3
$\begingroup$

For Gregory–Leibniz series, wikipedia has - "after 500,000 terms, it produces only five correct decimal digits of π.". But how do you know that those five decimal values are correct when you reach 500,000?

What if during any random calculation (not considering pi) the number is 2.82999 and we were to add 0.00001 to it. The result will be 2.83000 which changes the second, third, fourth and fifth digit after decimal. How do you know the number of digits that will not change?

$\endgroup$
  • 1
    $\begingroup$ its called a limit bro.. $\endgroup$ – Matthew Levy Oct 19 '14 at 16:11
  • 5
    $\begingroup$ It's an alternating series, whose terms are decreasing. Those have the property that the sum is always in between any two consecutive partial sums. As in, $1$ is too big, $1-\frac13$ is too small, $1-\frac13+\frac15$ is too big, etc., so $\pi$ has to be in between any two consecutive partial sums. If two partial sums agree on the first five digits, then, those digits have to be correct. $\endgroup$ – Akiva Weinberger Oct 19 '14 at 16:12
  • 3
    $\begingroup$ @columbus8myhw: I think that comment should be an answer $\endgroup$ – Ben Millwood Oct 19 '14 at 16:16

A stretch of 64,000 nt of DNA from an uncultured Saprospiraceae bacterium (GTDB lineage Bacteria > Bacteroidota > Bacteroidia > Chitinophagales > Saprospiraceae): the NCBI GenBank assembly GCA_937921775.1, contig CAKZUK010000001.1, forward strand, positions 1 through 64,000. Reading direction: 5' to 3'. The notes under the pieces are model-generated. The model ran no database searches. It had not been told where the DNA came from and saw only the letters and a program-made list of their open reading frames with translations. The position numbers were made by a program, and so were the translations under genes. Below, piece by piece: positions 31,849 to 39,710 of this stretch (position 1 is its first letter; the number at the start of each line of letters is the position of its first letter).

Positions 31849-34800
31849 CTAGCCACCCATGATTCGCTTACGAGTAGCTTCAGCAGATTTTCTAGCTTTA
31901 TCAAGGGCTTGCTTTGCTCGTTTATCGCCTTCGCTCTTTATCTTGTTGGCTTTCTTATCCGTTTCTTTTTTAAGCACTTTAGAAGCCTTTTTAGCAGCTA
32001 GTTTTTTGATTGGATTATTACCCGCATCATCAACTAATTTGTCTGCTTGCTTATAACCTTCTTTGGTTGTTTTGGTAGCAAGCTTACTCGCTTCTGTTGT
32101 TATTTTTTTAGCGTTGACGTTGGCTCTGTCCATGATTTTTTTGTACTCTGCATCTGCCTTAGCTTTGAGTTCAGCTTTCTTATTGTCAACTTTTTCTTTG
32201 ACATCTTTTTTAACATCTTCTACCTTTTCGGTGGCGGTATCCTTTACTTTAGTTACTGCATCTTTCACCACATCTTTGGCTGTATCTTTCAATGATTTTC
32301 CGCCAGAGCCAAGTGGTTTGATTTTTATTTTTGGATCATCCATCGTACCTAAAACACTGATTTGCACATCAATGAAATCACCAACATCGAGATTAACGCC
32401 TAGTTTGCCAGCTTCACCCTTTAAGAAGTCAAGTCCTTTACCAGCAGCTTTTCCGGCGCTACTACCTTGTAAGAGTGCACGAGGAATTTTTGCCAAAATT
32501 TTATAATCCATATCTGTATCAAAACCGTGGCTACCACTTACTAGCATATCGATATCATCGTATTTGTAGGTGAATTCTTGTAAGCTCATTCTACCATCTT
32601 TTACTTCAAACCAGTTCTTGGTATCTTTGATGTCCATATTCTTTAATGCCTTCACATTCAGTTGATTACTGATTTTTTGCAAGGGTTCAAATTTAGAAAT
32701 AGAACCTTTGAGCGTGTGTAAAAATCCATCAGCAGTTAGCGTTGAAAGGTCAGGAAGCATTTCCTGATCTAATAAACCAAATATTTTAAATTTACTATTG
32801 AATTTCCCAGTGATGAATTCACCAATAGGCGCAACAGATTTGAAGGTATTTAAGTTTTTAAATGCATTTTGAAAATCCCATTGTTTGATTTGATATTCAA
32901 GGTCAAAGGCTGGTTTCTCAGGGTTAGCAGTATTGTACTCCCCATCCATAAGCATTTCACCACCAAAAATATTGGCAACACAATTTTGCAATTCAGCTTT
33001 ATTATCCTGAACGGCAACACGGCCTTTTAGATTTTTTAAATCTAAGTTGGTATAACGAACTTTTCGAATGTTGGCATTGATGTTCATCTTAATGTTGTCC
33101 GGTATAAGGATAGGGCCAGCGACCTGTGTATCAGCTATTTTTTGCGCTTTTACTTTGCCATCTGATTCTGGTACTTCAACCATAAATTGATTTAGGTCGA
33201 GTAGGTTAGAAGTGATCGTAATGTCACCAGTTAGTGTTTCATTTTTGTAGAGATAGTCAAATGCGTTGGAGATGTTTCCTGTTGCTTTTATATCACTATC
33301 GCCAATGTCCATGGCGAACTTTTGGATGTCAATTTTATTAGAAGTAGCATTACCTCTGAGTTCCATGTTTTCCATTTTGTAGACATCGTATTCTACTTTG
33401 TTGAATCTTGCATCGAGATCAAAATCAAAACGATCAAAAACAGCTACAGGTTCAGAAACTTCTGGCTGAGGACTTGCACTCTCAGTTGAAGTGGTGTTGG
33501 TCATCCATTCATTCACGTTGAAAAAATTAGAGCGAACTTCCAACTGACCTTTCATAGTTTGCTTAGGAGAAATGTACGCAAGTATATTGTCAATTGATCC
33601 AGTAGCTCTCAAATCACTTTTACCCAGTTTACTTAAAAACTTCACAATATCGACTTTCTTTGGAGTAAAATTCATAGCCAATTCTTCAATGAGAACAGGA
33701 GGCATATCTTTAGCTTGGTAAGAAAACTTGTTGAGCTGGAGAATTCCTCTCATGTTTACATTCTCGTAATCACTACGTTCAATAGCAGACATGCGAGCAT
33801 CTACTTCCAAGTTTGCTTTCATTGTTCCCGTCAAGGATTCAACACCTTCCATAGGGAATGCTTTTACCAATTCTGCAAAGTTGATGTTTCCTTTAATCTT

• 1
    $\begingroup$ @PIMan: I gave the question a title I think is more informative. Let me know if you disagree. $\endgroup$ – Ben Millwood Oct 19 '14 at 16:19
0
$\begingroup$

The Leibniz series is an alternating series (similar to the Wallis Product), whose terms are decreasing toward $\frac{\pi}{4}$. Thus, those terms must have the property that the sum is always in between any two consecutive partial sums. About $0.785398...$ (i.e $\frac{\pi}{4}$) is the goal, so $1$ is too big, $1−\frac{1}{3}$ ( $0.\overline{6}$ ) is too small, 1−$\frac{1}{3}+\frac{1}{5}$ ( $0.8\overline{6}$ ) is too big, (etc.). So, $\pi$ has to be in between any two consecutive partial sums. If two partial sums agree on the first five digits, then, those digits have to be correct.


Also, another thing you might be interested in: $13$ trillion digits of $\pi$ (no joke! click this link)

$\endgroup$

Your Answer

By clicking “Post Your Answer”, you agree to our terms of service, privacy policy and cookie policy

Not the answer you're looking for? Browse other questions tagged or ask your own question.